A lockdown trip to the chippy is about feeding the soul - Jim Duffy

It’s not been a great week with regard to my own mental health. I’ve tried to stay cheery and upbeat. But, circumstances have pushed me to places that have left me feeling a bit emotional at times.
"This wasn’t just about fish n chips". Picture: Paul Ellis/AFP via Getty Images"This wasn’t just about fish n chips". Picture: Paul Ellis/AFP via Getty Images
"This wasn’t just about fish n chips". Picture: Paul Ellis/AFP via Getty Images

It’s not just the lockdown either.

The snow many of us experienced was tough. Yes, it is always lovely to watch it come down. It can be romantic and even nostalgic as it always reminds me of Christmas. By the way - where did Christmas go? All too quick…. but, the aftermath of the snow was debilitating.

I could not get the car out the driveway as it was marooned under a foot of thick white stuff. The neighbours were all the same. The roadway was blocked, no Amazon deliveries, no post and no heading out to Tesco.

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I couldn’t walk the dog as the pavements were treacherous. And I felt trapped in a snow filled prison yard. Some of you may feel I’m hyperbolising here. But, I think for many of you this will resonate, as the feeling of human frailty in the face of the elements is a real one. It took a few days, but I got hold of a snow shovel and started digging.

Not being able to take my daily walk definitely impacted my mood. But, even as the snow has now gone, I still feel caged.

Lockdown ain’t easy. I’m lucky. I have company and a garden and a view. But, for so many I know, staring at four walls, looking out the window or watching the TV is as good as it gets.

There’s the increased use of smartphones, tablets and laptops. I checked my “screen time” this week on my iPhone. I was knocked for six at the 300 per cent increase in me staring at social media and surfing the net.

Yes, a lot of it is part of my macroeconomics and crypto homework, but if I’m being totally honest, I do tend to veer off into reading about celebrities, Piers Morgan rants and other total flummery. But, digging deeper into lockdown behaviours is a fascinating pastime.

I went out for a walk in the evening this week around Newport on Tay or Newpsy as it is known locally. It’s a wee town situated on the River Tay at the Tay Bridge. It was about 7pm, dark and chilly.

As I walked towards the small set of shops, I could immediately smell the fish and chip shop. It’s unmistakable in any town - that yummy smell.

I turned the corner and to my amazement there was a queue of about 16 people all lined up for dinner. The social distancing was great. An orderly queue winding up the street with masks and face coverings. And I immediately got judgmental.

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I’d hazard an educated guess that the average age of the Newpsy chippy queue was about 25 years old. So, a few around their early 20s and some around 30 or so. The gender split was fairly even about 60 per cent male and 40 per cent female.

And the first thought that went through my head was – why the heck are they not cooking for themselves? I immediately went to judging them as lazy. Young people these days, eh? Then I had to think a bit harder at what I was looking at. The was not just a chippy queue, it was a lockdown version of a night out!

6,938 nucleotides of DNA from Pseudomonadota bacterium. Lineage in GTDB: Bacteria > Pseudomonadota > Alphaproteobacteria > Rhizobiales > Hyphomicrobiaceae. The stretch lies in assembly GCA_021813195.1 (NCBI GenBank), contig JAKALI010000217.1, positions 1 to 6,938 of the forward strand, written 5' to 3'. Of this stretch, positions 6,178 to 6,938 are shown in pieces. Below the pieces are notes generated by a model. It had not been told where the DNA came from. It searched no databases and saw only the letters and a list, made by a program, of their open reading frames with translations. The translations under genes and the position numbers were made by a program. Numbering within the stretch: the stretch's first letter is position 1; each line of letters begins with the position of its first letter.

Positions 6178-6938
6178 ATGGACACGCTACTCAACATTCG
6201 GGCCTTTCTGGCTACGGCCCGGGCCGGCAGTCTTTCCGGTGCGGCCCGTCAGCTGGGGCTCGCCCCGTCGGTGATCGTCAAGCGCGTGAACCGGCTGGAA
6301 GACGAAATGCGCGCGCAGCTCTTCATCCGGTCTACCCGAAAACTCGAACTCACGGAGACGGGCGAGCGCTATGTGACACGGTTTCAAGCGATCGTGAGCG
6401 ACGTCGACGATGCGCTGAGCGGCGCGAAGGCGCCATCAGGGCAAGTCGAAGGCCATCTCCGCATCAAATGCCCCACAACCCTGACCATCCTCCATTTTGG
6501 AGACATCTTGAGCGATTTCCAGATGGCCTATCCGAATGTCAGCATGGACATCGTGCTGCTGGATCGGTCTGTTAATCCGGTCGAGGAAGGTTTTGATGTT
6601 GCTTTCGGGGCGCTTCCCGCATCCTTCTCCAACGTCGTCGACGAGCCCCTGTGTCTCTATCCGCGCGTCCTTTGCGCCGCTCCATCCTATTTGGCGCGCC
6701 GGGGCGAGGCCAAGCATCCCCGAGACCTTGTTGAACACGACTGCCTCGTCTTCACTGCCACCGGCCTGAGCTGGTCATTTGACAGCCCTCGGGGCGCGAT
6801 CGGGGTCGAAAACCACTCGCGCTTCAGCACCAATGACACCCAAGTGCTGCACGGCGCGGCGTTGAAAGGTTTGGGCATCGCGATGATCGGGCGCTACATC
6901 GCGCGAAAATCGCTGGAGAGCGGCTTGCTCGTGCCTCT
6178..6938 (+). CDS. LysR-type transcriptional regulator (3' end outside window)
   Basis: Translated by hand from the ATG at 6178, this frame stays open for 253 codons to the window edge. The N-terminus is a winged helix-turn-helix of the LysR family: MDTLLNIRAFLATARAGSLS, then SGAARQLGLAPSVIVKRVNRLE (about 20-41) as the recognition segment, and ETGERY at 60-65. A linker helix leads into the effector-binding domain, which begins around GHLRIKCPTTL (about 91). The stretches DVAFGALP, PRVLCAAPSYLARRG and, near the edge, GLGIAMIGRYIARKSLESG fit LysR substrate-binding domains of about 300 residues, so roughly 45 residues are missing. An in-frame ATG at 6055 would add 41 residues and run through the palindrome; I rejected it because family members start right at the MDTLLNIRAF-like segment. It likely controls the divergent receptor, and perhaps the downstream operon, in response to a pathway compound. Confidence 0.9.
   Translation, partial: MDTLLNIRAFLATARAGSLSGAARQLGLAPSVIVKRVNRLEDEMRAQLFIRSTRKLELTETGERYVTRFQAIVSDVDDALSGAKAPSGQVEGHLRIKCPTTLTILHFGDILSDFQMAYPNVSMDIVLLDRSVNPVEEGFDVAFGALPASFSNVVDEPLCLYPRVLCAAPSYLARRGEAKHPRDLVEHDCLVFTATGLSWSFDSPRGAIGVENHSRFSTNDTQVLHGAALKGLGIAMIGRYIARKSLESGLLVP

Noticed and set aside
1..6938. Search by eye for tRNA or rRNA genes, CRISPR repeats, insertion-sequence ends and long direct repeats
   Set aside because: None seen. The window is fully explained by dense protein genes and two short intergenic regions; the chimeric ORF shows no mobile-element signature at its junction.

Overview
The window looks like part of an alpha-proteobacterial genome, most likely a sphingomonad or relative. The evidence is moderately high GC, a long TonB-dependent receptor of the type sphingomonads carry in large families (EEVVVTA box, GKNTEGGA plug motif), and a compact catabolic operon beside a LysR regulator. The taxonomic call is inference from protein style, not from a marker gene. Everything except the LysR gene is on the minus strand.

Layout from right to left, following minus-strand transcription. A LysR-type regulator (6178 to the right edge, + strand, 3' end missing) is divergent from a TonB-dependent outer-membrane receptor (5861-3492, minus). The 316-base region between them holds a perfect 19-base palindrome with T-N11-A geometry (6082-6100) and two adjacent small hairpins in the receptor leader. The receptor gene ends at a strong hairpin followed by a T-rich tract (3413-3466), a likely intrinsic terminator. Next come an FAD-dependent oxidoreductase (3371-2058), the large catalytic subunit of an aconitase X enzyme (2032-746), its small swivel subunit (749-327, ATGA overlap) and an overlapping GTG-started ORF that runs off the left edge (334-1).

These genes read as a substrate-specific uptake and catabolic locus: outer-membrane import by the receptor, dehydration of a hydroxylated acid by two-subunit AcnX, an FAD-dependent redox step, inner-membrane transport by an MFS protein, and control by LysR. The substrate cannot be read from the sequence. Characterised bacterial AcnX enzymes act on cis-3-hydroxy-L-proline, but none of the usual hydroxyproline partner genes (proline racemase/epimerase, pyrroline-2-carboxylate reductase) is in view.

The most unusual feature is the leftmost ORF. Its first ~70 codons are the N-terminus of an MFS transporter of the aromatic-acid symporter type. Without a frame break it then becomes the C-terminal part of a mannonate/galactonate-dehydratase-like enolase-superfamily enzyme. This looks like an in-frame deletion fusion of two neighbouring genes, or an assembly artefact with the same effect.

These souls had also been locked up during the snowfall. They have been locked down for weeks and weeks. They have probably cooked enough from scratch or had more than enough microwave meals. They needed a night out, an escape, a better version of the dark reality that is life for so many just now. I looked a bit closer.

No-one was in a hurry. The normal status quo on a queuing system is - hurry up as we all want to get the front and get served. Not tonight in the Newpsy chippy queue.

It was relaxed and calm as the participants were enjoying the “company”. There was some quiet banter and chit chat. Nothing rowdy, after all no alcohol available anywhere, no pubs open.

This 30-minute wait from the back of the queue to pick up dinner was in fact a release for many there. This wasn’t just about fish ‘n’ chips. It was an energiser for these diners, free from their prison cells to go out and feel the warmth of other human beings. The penny dropped for me right there and then.

I circled the block and as I came back around the queue was still holding at about 16 people, although 30 per cent had been served, while new folks had joined at the rear. Still the same vibe, just happy to be out, to feel alive.

I’m no social scientist, but who would have thought a trip to the chippy could actually play such a vital part in promoting better mental health. Sod whether or not the chips are good for you, the whole human experience was what this was all about.

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Foucault, Derrida and Comte would’ve been most impressed at my findings. It wasn’t an America Beauty moment where a white plastic bag was dancing in the wind, but I did feel very happy for those buying fish chips.

Lockdowns, I have no doubt, are messing with our mental health to various degrees. I think even as we progress through vaccines and mutations and learn to Iive with this coronavirus strain, the ramifications further down the line may have some negatives.

But each night at the Newpsy chippy, I know it is playing its part not just in feeding the body, but feeding the soul.

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